The gun you see below…
…. was duly taken from its owner for illegal use: shooting fish (though not in a barrel, which is even more unethical). A Finney County Game Warden seized the 9 mm handgun because it was “being used to take fish in Garden City,” Kansas game wardens said.
You would expect officials in Finney County to be protective of fish, wouldn’t you?
The wardens issued written violations, reminding citizens that “firearms are not a legal means to take fish.”
“Nonsport fish may be taken only with fishing pole and line, trotlines, setlines, gig, crossbow or bow and arrow with a line attached,” according to the department’s website. “Nonsport fish” include carp, drum, grass carp, threadfin and gizzard shad, goldfish, gar, suckers, eel, shovelnose sturgeon, goldeye, and bowfin. You well may wonder why it is legal to use a crossbow to catch fish but not a handgun. The distinction is safety: bullets can ricochet off the surface of the water.
Presumably no Second Amendment issues are raised by banning guns from being used to shoot at fish, although Sherriff Brody would have a strong case that this should be an exception:
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I’m confused. Is it legal to take sport fish by firearm?
I couldn’t figure that out either.
Sounds as if the answer is shooting fish is illegal (maybe except in Alaska, Hawaii and Puerto Rico?).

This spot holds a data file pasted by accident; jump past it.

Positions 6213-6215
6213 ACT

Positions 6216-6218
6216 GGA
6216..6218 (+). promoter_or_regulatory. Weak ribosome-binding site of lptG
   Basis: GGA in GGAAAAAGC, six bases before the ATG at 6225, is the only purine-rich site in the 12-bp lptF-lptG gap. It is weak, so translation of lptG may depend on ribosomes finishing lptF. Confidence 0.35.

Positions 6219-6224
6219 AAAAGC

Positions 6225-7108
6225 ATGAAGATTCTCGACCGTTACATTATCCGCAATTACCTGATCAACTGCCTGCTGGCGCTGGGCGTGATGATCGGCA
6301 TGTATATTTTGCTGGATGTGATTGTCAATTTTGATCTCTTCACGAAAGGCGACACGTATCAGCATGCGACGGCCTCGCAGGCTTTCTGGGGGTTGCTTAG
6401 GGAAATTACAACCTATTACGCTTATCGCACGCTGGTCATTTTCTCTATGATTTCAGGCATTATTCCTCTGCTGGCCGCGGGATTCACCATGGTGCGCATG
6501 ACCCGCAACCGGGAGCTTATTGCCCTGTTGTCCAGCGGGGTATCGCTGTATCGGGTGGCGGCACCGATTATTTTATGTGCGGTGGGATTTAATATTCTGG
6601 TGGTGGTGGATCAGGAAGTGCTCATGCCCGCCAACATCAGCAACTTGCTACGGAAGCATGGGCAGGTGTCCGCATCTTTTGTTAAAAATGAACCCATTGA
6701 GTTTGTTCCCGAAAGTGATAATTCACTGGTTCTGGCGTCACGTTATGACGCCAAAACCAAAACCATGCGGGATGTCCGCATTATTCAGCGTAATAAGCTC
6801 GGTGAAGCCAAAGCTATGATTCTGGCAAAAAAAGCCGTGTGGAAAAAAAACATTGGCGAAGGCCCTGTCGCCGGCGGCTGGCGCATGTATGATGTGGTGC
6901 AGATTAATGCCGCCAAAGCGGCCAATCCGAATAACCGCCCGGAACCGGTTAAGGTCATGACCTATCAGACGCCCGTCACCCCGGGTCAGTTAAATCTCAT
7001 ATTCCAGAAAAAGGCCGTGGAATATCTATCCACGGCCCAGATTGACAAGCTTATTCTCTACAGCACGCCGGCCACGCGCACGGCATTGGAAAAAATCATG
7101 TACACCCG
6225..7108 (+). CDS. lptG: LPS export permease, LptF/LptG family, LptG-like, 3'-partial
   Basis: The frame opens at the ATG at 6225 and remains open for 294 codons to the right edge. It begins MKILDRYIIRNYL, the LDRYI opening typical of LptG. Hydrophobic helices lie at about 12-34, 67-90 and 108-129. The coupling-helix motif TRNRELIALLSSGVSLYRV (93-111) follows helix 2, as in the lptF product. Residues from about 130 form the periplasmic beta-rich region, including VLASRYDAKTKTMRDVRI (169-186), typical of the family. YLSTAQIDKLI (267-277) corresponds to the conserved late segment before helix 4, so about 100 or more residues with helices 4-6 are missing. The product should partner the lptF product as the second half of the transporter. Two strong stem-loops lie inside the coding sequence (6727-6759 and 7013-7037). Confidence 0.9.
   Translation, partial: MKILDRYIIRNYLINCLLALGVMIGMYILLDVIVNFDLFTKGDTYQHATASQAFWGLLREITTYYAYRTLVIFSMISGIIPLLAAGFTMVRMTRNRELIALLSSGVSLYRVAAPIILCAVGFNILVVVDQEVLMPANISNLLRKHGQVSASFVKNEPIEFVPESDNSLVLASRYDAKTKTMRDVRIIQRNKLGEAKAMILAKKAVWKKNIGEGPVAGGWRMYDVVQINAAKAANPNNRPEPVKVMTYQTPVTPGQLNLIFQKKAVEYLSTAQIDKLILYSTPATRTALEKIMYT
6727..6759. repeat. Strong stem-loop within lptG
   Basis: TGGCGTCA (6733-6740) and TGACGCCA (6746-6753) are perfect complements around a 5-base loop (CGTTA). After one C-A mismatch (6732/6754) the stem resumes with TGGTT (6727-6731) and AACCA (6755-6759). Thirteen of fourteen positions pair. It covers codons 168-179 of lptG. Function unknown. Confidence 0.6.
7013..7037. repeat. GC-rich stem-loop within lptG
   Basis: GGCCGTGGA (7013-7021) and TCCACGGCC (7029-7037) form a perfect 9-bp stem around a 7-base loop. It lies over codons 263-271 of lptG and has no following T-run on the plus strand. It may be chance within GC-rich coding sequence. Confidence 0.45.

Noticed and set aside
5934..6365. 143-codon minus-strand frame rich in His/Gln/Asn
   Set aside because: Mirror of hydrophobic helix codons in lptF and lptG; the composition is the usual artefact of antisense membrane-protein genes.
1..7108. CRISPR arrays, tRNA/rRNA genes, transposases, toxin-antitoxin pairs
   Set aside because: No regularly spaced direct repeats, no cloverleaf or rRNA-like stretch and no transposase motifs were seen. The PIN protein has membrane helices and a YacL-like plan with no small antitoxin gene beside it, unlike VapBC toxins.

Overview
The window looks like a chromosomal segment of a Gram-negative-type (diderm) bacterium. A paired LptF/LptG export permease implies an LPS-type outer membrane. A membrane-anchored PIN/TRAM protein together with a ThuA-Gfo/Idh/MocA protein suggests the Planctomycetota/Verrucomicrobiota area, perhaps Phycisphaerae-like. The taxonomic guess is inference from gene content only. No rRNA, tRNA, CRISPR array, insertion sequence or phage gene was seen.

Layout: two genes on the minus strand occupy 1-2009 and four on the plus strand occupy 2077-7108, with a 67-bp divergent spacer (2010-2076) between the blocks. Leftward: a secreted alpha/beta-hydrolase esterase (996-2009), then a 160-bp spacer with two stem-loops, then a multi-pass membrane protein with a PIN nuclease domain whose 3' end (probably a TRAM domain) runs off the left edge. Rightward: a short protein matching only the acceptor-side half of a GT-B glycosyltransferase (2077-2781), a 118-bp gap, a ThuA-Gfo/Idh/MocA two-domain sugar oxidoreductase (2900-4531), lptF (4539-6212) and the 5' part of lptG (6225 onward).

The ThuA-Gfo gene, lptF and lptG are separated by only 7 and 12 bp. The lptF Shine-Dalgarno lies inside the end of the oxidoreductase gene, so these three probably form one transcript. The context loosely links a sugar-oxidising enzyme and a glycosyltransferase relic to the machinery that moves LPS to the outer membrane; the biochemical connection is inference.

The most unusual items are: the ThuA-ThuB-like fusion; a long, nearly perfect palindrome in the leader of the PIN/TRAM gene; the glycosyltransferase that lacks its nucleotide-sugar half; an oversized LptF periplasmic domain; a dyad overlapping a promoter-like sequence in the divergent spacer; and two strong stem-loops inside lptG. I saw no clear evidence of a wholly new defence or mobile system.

Frequently a gun or shotgun is kept handy when fishing for dangerous large fish. In “The Perfect Storm” George Clooney’s character uses one to kill a shark they haul aboard.
I witnessed this firsthand as a youngster–Muskie and Northern Pike.
It is important to remember not to shoot while the fish is in the boat.
It is grossly careless to pull a live grown shark into a boat. Sharks are usually shot dead when pulled close, and then gaffed aboard. If they are small enough to release, they are pulled close and the line cut. This was the practice when I went shark fishing thirty years ago, anyway.
From a distance, or with a bang stick?
How about harpoon guns? H&R still offered them in their catalogs through the 70’s or so, if I remember correctly. Illustrating the capriciousness of gun laws, if you have one and remove the line canister, it becomes a “short-barreled rifle” and has to be registered as an NFA item. One minute it’s legal, a minute later, it’s not, though still the same functioning firearm (similar to the current pistol brace rule).
The rules for taking alligators in FL are perhaps more interesting than the fishing regulations:
I particularly like the recommendation pithing gators to kill them humanely. Holy carolly! We did this with frogs in HS biology class, but a live gator? No thanks.
Correct. The government could regulate firearm hunting on public lands all day long. The Founding Fathers hadn’t just returned from a hunting trip when they had the Second Amendment in mind.
My favorite version is “They didn’t enact the Second Amendment because the deer were coming.” (Yeah, I know it’s not chronologically accurate, but it makes the point.)